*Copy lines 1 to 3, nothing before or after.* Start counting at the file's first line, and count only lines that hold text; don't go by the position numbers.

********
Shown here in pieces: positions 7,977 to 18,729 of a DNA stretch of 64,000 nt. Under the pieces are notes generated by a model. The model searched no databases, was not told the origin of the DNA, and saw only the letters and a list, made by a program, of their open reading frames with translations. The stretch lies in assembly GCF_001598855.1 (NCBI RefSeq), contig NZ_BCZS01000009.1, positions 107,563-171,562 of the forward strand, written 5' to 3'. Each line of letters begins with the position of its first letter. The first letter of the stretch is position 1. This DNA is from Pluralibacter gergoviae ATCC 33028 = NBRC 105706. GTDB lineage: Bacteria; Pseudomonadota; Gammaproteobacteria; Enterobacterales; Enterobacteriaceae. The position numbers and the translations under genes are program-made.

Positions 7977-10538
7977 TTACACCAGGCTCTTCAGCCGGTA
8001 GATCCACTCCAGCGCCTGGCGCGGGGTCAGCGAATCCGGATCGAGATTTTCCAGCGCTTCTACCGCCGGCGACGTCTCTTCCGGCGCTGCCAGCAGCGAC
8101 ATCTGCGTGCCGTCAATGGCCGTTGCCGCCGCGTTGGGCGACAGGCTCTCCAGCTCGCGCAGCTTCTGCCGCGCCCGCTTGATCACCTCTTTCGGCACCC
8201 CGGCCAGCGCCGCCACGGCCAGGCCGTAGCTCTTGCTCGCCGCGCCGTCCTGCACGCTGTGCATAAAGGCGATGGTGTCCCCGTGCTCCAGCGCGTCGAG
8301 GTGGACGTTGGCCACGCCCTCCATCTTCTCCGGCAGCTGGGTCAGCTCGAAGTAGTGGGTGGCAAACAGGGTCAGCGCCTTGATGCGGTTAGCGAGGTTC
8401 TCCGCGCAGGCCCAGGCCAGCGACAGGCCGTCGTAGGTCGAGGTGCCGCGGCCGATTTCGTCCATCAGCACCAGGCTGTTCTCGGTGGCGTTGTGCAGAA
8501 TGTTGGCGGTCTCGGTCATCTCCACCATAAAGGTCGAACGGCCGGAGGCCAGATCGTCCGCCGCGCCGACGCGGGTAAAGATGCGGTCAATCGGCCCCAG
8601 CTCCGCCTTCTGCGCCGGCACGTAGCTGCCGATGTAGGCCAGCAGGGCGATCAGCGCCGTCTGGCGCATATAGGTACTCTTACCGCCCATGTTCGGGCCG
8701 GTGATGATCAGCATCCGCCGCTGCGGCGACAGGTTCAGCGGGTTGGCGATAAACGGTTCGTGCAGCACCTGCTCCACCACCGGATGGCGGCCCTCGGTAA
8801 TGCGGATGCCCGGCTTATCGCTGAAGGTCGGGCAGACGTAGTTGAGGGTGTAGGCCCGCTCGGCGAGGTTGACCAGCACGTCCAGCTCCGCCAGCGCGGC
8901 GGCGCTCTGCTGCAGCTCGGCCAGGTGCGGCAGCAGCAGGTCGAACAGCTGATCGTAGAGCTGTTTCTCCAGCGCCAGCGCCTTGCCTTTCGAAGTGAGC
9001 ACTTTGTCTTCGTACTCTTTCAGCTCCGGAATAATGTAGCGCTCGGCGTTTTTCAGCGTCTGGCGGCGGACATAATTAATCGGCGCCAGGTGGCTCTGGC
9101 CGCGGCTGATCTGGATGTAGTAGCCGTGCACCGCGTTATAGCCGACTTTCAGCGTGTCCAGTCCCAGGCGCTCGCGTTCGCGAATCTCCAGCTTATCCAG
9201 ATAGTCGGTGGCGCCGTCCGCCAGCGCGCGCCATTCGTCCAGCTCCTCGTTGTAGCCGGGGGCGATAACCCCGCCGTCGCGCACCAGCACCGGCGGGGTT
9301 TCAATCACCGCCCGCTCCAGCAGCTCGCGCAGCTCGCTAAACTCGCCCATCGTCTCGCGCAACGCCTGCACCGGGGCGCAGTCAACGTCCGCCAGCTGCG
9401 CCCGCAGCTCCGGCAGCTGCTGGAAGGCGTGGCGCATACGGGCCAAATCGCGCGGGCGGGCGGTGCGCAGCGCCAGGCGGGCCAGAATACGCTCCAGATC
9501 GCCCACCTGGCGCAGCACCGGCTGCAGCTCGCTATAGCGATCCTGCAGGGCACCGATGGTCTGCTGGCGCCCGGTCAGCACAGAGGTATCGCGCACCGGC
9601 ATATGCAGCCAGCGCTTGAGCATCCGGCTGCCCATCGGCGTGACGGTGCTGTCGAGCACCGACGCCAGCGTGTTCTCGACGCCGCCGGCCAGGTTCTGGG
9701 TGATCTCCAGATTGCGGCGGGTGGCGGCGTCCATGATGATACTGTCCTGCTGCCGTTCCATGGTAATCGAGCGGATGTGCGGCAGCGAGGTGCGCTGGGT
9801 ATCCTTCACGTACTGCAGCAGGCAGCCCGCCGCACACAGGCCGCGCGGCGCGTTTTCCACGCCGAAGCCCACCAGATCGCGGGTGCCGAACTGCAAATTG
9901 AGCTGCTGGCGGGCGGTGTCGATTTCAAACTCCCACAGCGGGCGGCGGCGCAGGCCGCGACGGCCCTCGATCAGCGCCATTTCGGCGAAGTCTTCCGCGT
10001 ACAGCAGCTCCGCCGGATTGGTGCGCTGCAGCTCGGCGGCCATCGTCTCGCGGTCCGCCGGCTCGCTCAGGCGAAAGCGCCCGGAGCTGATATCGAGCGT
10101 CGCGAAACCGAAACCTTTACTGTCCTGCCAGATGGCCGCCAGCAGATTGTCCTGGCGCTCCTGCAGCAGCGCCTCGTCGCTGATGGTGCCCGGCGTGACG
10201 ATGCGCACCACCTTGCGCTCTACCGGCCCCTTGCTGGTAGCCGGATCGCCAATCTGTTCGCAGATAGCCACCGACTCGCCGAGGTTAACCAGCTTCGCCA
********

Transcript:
Shown here in pieces: positions 7,977 to 18,729 of a DNA stretch of 64,000 nt. Under the pieces are notes generated by a model. The model searched no databases, was not told the origin of the DNA, and saw only the letters and a list, made by a program, of their open reading frames with translations. The stretch lies in assembly GCF_001598855.1 (NCBI RefSeq), contig NZ_BCZS01000009.1, positions 107,563-171,562 of the forward strand, written 5' to 3'. Each line of letters begins with the position of its first letter. The first letter of the stretch is position 1. This DNA is from Pluralibacter gergoviae ATCC 33028 = NBRC 105706. GTDB lineage: Bacteria; Pseudomonadota; Gammaproteobacteria; Enterobacterales; Enterobacteriaceae. The position numbers and the translations under genes are program-made.

Positions 7977-10538
7977 TTACACCAGGCTCTTCAGCCGGTA